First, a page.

Africa has more people affected by displacement caused by conflict than any other continent, with over 12 million people displaced by the end of 2013. This year the continent has again been affected with numerous crises including the Ebola epidemic, instability caused by armed groups such as Boko Haram and natural hazards such as floods and storms, forcing hundreds of thousands to flee.
To commemorate the ground-breaking convention, IDMC’s paper “The Kampala Convention two years on: time to turn theory into practice” illustrates its achievements and how signatory countries like the Democratic Republic of the Congo (DRC), Mali, Zimbabwe and Cote d’Ivoire have taken different approaches to implementing its provisions.
Despite progress in a limited number of countries, in general and throughout the continent progress of the Kampala Convention has been uneven or at times stalled. As of November 2014, 40 of the African Union’s 54 member states had signed the convention and 22 had ratified.
The Kampala Convention serves as a reminder that displacement is a problem that requires comprehensive structural and long term response at all levels. Here we outline 12 ways that the Kampala Convention can provide much-needed legal protection to the millions of displaced people across the continent:
12 ways the Kampala Convention provides IDPs with legal protection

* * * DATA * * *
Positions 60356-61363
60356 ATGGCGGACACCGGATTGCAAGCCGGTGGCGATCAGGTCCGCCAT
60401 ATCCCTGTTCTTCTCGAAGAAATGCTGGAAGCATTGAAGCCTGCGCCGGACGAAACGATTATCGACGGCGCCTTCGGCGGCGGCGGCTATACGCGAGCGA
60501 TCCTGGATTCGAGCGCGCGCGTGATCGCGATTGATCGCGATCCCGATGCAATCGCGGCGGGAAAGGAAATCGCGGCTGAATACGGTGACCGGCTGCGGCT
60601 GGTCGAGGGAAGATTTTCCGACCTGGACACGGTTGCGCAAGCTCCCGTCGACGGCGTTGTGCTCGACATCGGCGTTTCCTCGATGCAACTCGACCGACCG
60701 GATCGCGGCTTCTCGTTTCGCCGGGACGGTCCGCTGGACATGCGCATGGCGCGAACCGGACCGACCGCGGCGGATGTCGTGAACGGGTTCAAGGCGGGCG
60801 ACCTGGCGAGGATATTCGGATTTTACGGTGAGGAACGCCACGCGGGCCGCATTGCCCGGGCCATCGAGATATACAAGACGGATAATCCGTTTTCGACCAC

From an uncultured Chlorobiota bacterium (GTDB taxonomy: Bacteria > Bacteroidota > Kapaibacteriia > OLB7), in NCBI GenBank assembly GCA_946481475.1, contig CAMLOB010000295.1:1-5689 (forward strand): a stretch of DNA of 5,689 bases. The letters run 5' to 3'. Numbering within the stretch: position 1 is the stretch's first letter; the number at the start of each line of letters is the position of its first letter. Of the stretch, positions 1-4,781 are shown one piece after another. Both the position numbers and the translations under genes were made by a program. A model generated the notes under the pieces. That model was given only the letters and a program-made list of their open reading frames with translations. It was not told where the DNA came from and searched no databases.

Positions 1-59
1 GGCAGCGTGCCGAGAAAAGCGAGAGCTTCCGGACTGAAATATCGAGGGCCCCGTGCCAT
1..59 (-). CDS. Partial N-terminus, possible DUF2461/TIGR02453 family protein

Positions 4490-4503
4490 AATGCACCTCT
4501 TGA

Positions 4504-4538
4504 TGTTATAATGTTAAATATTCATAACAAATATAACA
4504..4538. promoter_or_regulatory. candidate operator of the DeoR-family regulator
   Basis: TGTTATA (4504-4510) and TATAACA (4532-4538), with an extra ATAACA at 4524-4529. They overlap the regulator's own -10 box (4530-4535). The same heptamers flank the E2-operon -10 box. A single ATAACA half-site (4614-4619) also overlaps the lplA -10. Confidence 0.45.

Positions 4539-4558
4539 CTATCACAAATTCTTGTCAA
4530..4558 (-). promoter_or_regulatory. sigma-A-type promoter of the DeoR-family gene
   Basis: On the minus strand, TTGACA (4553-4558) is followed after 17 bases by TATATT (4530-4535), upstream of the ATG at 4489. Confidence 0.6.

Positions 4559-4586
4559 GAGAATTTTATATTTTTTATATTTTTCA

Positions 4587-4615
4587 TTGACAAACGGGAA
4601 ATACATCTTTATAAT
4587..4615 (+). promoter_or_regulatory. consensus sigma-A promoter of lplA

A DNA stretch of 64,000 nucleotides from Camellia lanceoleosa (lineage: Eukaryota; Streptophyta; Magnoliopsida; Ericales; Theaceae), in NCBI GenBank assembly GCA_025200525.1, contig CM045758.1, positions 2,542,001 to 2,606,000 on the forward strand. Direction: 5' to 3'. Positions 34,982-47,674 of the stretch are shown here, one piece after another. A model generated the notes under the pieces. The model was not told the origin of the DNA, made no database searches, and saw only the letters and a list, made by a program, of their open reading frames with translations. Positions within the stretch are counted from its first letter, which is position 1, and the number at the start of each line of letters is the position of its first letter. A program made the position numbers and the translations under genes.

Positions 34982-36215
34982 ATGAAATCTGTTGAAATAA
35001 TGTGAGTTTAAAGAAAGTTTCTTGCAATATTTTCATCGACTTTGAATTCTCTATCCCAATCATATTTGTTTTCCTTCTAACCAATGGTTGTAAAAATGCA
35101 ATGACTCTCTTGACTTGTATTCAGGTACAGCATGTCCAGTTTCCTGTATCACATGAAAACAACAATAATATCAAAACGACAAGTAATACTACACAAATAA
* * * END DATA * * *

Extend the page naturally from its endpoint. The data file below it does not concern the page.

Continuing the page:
- Reinforces states’ primary responsibility to protect IDPs
- Establishes a legally binding definition of an IDP
- Addresses potential causes of displacement
- Facilitates the adoption of national legislation on IDPs’ protection and assistance, and policies that aim to address displacement issues
- Emphasises the need to secure funding to ensure IDPs’ protection and assistance
- Acknowledges the roles of all those involved in responding to displacement and sets out the actions required during its different phases
- It enshrines individuals’ right to be protected from displacement and states’ duty to adopt all measures needed to prevent it
- Holds all those involved, including private and multinational companies, accountable for their actions
- Prohibits armed groups from committing acts of arbitrary displacement
- States that IDPs should not be discriminated against on the basis of their displacement, and that people with special needs should receive adequate protection and assistance according to their vulnerability
- Stipulates that states must collaborate with civil society and humanitarian organisations to ensure IDPs’ protection and assistance if they do not have the resources to do so themselves
- Makes national authorities responsible for creating the conditions required to achieve durable solutions
For more information, visit IDMC’s webpage on the Kampala Convention, and read our latest briefing paper "The Kampala Convention two years on: time to turn theory into practice".